It’s already been a busy year already for me. To make a point about where freelance people like me spend their energy, here’s a look at my current project list, sorted by status of work:
I’ve never had this many projects in process at the same time. I’m just one guy, so it makes me a little nervous. The value of these projects varies from $3,000 to over $50,000, and they’ll get delivered over the rest of 2021. But as I’ve analyzed my work on them, I’ve realize that what sucks up my energy and enthusiasm is not the large projects — it’s the fast ones.
The first project is a political book that needs to get out quickly. I’ve worked with the author on small projects for four years, but this one is much larger. There’s a bunch of stuff to do that wasn’t in the original statement of work — such as helping the client to pick a publishing partner and decide on covers and marketing strategies. But I’m thrilled to work on it because the author and the material are moving to completion at breakneck speed. This is my idea of fun.
The two workshops are coming together quickly. One went from lead to delivery in two weeks — the fastest I’ve ever gone. I couldn’t let up on that for a moment.
Then we get to the “waiting” projects.
Two of the proposals are continuing to move forward, I just need the authors to create or review material. Those authors have been fast and responsive in the past, so I’m ready to jump on them as soon as the new stuff shows up.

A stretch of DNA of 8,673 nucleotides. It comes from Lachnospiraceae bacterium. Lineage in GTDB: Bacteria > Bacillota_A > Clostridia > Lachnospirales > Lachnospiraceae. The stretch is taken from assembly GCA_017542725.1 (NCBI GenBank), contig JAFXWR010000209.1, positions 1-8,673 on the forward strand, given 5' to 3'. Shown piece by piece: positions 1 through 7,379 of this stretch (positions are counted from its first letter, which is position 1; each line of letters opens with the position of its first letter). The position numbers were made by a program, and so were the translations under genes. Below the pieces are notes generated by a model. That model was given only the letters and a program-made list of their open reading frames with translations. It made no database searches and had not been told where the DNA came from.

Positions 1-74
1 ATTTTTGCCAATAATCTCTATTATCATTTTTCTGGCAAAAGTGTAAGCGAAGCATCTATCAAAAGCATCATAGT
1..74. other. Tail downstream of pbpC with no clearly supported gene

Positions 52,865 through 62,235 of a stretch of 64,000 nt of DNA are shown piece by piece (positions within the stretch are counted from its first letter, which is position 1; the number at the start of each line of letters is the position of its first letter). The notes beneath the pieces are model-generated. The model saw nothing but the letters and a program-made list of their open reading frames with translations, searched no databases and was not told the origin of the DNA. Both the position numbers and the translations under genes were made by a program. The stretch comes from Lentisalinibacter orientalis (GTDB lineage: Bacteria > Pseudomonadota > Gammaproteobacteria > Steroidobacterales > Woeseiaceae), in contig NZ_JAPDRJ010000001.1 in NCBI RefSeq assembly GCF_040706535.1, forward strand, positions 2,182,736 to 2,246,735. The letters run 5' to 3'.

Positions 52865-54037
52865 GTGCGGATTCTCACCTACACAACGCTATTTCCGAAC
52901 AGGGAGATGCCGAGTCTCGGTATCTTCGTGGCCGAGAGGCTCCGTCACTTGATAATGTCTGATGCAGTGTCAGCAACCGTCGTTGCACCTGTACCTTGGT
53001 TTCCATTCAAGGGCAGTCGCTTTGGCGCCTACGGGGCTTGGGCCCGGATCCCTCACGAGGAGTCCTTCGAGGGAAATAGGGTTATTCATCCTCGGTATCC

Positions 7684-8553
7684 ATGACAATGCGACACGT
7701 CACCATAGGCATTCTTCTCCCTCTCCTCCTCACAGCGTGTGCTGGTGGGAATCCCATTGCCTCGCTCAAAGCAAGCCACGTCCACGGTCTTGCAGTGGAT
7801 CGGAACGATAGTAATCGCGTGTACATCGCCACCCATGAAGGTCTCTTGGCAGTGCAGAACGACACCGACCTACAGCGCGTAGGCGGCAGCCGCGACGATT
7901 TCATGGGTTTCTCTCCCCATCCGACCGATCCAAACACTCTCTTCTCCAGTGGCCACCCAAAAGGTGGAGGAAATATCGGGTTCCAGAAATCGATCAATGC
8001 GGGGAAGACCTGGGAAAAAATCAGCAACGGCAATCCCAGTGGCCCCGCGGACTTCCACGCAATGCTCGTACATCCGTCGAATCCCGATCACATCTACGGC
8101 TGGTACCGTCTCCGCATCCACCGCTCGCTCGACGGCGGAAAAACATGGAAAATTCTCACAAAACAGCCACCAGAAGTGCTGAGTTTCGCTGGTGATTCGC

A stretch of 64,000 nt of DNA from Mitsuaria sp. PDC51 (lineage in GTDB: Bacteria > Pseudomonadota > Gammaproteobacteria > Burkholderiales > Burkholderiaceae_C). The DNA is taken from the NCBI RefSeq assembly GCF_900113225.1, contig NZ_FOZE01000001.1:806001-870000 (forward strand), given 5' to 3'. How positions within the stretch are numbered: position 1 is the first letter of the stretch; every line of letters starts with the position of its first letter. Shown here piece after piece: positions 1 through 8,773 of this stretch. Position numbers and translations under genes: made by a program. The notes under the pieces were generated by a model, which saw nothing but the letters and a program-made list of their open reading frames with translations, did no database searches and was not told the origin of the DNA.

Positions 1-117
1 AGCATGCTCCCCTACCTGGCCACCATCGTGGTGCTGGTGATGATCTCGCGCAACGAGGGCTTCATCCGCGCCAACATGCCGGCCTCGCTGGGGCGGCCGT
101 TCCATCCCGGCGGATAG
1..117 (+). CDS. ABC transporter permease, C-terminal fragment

The academic, on the other hand, is within shouting distance of completion of his book proposal, but I haven’t heard from him in more than a month regarding the material I wrote that he needs to review. This length of delay is typical for him. I don’t think about him until he pops his head up, and even then it takes me a while to remember where we were on the project.
The editing projects will go nowhere until they get me a manuscript. So I don’t think about them much.
The idea development projects owe me reviews on the one-page treatments we developed together. One of them is an extremely influential guy whose book has huge potential. But I’ve been waiting weeks for these reviews. I won’t abandon you if you take this long to get back to me, but I’m certainly not deep into thinking about your issues.
As for the ones marked “closing” — nothing will happen on those until they’ve set up meetings so we can vet each other. Given the rest of my workload, I don’t put any effort into those until they get closer to reality, even though some of them are huge contracts. And the same applies to the ones marked “open.”
Fast always wins
When you are attempting to get attention from a resource — a freelancer or anyone else — urgency beats almost anything else.
If you get back to me quickly, I will spend my time on you. If there’s an open client request on my to-do list, I want to deliver on it as soon as possible. I’m happiest when I’m making rapid progress on these items and impressing the client with the results.
On fast projects, I’m far more willing to do extra work, or work overtime to meet deadlines. And I don’t charge more for fast — in the end, I charge less. (Call it the rush discount.)
I recognize that the world does not revolve around me and you have other things to do. But if you can work fast, you’ll get more of my energy and attention. And that’s probably true of the other people you need stuff from as well.
I’m impatient. I like impatient people. Let’s go. Now, preferably.